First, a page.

If your pet is getting up there in years, they’ll need a bit more care than they did in their “prime.” This guide from our team at Animal Hospital of Lynnwood will walk you through a few of the most important things to know to care for your senior pet.
What’s Considered a Senior Pet?
When your pet hits senior status depends on the pet you have. As a rule of thumb, cats are usually senior once they hit 10. If you have a dog, it will depend on its breed. However, they’ll typically be considered senior when they’ve reached the last quarter of the life expectancy for their breed.
Nutritional Needs Are Different for Senior Pets
You likely know that human nutritional needs change throughout life. Newborns need specific milk or formula, young children need different foods that support their development, and so on. Pets are much like this. And like senior adults often eat differently, senior pets will do the same.
However, also like humans, the specific needs can change among those senior pets, so there’s no set guideline to go by. You must work with your veterinarian to understand the needs of your pet.
Exercise Is Still Important
No living being should go without exercise, stimulation, and activity. These things keep us all healthy as well as fight boredom and maintain our weight. Your furry friend may not be as interested in playing as they once were, but it’s still important. Your veterinarian can give you recommendations for things to try.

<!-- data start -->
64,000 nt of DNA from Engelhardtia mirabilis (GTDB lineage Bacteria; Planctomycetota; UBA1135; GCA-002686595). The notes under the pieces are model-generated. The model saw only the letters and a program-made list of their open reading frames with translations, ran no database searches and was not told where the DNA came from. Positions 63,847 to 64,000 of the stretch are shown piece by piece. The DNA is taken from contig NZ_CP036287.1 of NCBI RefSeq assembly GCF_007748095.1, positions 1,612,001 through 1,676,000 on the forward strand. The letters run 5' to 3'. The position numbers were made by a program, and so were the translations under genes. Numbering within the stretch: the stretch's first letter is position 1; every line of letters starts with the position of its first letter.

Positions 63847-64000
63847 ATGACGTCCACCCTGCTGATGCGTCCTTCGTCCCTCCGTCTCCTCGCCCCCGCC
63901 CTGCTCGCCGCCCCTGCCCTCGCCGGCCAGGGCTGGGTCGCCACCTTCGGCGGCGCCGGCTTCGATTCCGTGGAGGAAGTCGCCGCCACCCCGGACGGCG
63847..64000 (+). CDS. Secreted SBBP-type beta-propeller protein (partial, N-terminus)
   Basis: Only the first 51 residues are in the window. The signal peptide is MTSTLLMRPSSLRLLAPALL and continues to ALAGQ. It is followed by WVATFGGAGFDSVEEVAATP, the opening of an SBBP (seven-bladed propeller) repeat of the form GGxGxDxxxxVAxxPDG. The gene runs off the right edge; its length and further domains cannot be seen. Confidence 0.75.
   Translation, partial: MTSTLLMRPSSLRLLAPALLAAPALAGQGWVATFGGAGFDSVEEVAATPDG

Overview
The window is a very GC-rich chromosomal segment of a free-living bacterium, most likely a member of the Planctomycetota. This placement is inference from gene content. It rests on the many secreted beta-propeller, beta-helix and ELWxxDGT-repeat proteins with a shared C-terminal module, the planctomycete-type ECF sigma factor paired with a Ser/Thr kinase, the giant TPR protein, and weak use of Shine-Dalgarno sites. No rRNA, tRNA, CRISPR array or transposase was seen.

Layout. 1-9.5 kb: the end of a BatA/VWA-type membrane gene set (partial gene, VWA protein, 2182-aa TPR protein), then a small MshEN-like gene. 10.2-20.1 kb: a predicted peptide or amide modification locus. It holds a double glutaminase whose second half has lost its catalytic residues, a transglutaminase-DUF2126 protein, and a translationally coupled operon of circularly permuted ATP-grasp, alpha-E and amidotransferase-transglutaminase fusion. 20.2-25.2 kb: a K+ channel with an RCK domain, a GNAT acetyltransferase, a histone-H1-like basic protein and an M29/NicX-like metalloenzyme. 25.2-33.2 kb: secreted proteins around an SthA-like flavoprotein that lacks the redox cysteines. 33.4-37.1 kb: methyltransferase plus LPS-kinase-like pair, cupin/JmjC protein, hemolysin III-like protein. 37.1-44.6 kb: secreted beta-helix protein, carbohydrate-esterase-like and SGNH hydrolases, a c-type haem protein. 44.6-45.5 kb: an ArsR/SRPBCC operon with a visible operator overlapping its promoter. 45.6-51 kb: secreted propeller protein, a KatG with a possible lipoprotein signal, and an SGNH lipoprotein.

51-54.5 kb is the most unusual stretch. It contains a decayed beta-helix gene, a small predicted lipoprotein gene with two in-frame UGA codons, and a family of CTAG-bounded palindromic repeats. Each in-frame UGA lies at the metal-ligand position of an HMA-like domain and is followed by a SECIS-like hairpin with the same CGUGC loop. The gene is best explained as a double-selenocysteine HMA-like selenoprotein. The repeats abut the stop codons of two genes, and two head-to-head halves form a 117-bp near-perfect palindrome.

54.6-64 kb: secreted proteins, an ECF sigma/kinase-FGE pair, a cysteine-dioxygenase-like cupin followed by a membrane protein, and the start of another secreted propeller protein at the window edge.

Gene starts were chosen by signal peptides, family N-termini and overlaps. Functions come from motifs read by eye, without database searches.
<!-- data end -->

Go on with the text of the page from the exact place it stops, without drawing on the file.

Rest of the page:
Risk of Health Conditions Increases With Senior Pets
As your pet ages, the risk of health issues gets higher. While not a comprehensive list, the following are some of the most common conditions that senior pets face:
- Thyroid issues, especially hypothyroidism
- Joint or bone problems
- Kidney disease and failure
- Dental health conditions, which can lead to respiratory, liver, and heart problems
- Vision and hearing loss
Unfortunately, these health problems can sneak in and go undetected for quite some time if you’re not looking for them. That’s why it’s essential to keep all senior pet care appointments.
For most of your pet’s life, you probably only needed to see your vet once a year after your pet turned one. When they hit senior status, though, you’ll likely need to increase those visits to at least twice a year to keep on top of potential health issues. Your veterinarian will let you know if there is a need for additional monitoring.
Visit Your Lynnwood WA Veterinarian for Senior Pet Care
From babies to seniors, we’re here to help keep your pet at its healthiest. Schedule an appointment with our team at Animal Hospital of Lynnwood by calling (425) 771-6300 today.